Petrol stations in rural places struggling to remain open
Image credit: Jonathan Wilson
Petrol filling stations (PFS) in rural locations across the UK are struggling to remain open during the nationwide coronavirus lockdown, as the number of motorists has dramatically reduced.
The Petrol Retailers Association (PRA) has warned that many petrol stations will have to close in the coming weeks, as sales of fuel dry up and their businesses become unviable.
A recent Department for Business, Energy & Industrial Strategy (BEIS) survey which covered nearly 60 per cent of all PFS across the UK - including supermarkets, oil company and independent sites - showed much lower levels of fuel demand.
Petrol consumption was down by 75 per cent and diesel by 71 per cent, indicating that the Government’s “stay at home” instructions to combat the coronavirus pandemic are being heeded.
The BEIS survey also confirmed that over 60 per cent of PFS had full storage tanks of both grades on site. This fuel would have been purchased by independent stations days or weeks earlier at much higher wholesale prices than can be obtained today, with Brent Crude prices collapsing to an 18-year low of just $20 a barrel, illustrating the economic impact of the pandemic.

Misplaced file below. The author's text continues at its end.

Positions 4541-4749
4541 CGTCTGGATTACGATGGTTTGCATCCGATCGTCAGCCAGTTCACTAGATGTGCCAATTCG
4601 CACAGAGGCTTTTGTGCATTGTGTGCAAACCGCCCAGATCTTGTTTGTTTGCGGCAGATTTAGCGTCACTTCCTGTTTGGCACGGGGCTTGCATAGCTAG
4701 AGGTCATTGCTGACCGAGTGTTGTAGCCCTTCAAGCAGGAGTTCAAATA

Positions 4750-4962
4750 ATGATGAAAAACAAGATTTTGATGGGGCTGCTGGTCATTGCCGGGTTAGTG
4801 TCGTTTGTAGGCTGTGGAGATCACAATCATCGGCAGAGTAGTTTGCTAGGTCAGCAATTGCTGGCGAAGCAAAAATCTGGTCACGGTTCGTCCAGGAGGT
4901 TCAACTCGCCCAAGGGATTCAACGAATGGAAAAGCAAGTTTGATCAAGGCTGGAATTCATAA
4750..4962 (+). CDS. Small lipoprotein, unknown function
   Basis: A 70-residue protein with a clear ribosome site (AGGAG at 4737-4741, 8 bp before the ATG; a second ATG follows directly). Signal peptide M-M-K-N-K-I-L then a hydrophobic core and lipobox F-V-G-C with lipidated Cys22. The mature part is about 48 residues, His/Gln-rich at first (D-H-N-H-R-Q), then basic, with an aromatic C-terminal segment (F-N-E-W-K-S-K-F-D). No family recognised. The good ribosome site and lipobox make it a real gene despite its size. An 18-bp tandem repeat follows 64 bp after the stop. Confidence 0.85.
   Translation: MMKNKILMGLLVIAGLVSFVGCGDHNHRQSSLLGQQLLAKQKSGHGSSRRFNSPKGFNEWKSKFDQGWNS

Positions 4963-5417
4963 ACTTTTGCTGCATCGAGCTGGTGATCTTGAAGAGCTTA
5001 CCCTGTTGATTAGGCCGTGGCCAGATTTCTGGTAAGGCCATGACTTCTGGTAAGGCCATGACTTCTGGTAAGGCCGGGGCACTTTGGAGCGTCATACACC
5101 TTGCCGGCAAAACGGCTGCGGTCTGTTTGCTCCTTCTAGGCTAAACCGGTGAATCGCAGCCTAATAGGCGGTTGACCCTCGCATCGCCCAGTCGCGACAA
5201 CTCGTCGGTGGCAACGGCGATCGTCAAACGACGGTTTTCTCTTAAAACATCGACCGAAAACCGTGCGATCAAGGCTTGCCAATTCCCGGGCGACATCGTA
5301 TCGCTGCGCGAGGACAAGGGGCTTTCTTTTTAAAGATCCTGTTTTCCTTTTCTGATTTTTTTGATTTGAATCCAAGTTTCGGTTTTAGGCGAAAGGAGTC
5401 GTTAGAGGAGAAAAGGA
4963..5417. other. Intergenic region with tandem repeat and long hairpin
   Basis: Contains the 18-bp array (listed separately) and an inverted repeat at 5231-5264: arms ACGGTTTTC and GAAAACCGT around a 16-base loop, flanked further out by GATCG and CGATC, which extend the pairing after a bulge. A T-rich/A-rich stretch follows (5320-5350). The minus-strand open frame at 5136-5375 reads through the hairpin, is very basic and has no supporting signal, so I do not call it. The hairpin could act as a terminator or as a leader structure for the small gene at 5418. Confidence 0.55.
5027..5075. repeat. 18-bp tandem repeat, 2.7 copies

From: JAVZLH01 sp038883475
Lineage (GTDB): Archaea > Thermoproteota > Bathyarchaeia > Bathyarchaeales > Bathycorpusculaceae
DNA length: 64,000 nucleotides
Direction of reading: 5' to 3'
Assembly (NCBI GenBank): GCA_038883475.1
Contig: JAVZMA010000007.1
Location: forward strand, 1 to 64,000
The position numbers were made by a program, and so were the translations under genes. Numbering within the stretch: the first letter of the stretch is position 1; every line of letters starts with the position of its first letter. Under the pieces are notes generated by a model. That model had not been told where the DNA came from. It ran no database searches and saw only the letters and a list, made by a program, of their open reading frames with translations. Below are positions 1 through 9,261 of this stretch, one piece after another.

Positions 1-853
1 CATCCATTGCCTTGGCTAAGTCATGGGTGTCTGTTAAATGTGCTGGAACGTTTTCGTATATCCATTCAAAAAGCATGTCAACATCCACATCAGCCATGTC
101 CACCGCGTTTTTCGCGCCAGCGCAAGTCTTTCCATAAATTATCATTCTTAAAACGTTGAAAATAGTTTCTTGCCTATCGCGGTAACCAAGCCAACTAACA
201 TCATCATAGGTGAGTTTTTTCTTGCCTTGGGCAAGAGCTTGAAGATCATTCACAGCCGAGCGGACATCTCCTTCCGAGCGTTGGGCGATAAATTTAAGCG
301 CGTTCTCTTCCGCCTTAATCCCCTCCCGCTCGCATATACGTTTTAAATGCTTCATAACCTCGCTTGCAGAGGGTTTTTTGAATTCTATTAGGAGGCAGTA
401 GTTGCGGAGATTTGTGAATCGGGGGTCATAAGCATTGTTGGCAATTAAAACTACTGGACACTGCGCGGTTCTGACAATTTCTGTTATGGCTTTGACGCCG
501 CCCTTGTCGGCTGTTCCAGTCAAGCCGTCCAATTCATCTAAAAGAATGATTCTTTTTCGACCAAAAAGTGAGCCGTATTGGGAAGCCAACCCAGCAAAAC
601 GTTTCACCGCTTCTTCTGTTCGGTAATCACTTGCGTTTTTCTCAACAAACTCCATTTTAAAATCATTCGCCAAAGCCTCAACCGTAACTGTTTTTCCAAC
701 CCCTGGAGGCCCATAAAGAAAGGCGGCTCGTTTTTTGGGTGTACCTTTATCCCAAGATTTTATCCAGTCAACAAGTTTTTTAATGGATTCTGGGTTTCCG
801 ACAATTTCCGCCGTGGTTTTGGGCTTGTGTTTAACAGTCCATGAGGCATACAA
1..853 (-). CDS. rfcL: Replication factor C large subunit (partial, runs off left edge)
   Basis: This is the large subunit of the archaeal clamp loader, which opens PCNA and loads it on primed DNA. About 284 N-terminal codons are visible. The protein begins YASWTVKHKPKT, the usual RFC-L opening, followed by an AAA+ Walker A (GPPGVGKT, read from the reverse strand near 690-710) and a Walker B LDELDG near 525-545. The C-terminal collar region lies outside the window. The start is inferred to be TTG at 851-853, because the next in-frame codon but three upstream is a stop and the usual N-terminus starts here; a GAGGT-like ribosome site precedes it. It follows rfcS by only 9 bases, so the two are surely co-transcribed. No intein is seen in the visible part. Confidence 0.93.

“To help freight move and help key workers travel safely and independently through this period of crisis, petrol filling stations (PFS) must remain open, but this is proving to be a challenge for many filling stations,” said Brian Madderson, chairman of the PRA.
“Fuel retailers are having to maintain pump prices at previous levels to avoid suffering significant stock losses. When the Covid-19 restrictions are lifted and high sales volumes return, then we expect to see reductions in retail fuel prices.
“Petrol stations are the Government’s tax collectors, with duty and VAT representing 70 per cent of the pump price. It is in their interests that we remain open for business.”
The lockdown situation is having a particularly strong impact on PFS in rural areas, where fuel volumes are significantly down. The PRA is aiming to keep a strategic network of petrol stations open across the country, but it is advising people to check that their local petrol station is open before they go out to fill up their car.
Smaller, independently run petrol stations are facing additional challenges, such as staff shortages as employees self-isolate or stay at home to tend to vulnerable members of their family. A lack of flexibility on fuel delivery loads and credit terms imposed by some fuel suppliers is also a concern.
The PRA is recommending that the Government must instruct fuel suppliers to give the same 60-day credit terms to independent filling stations as they give to the major supermarkets.
E&T recently analysed the reasons why the number of petrol stations is falling in the UK. From a peak of around 40,000 sites in the 1950s, now there are just 8,400.
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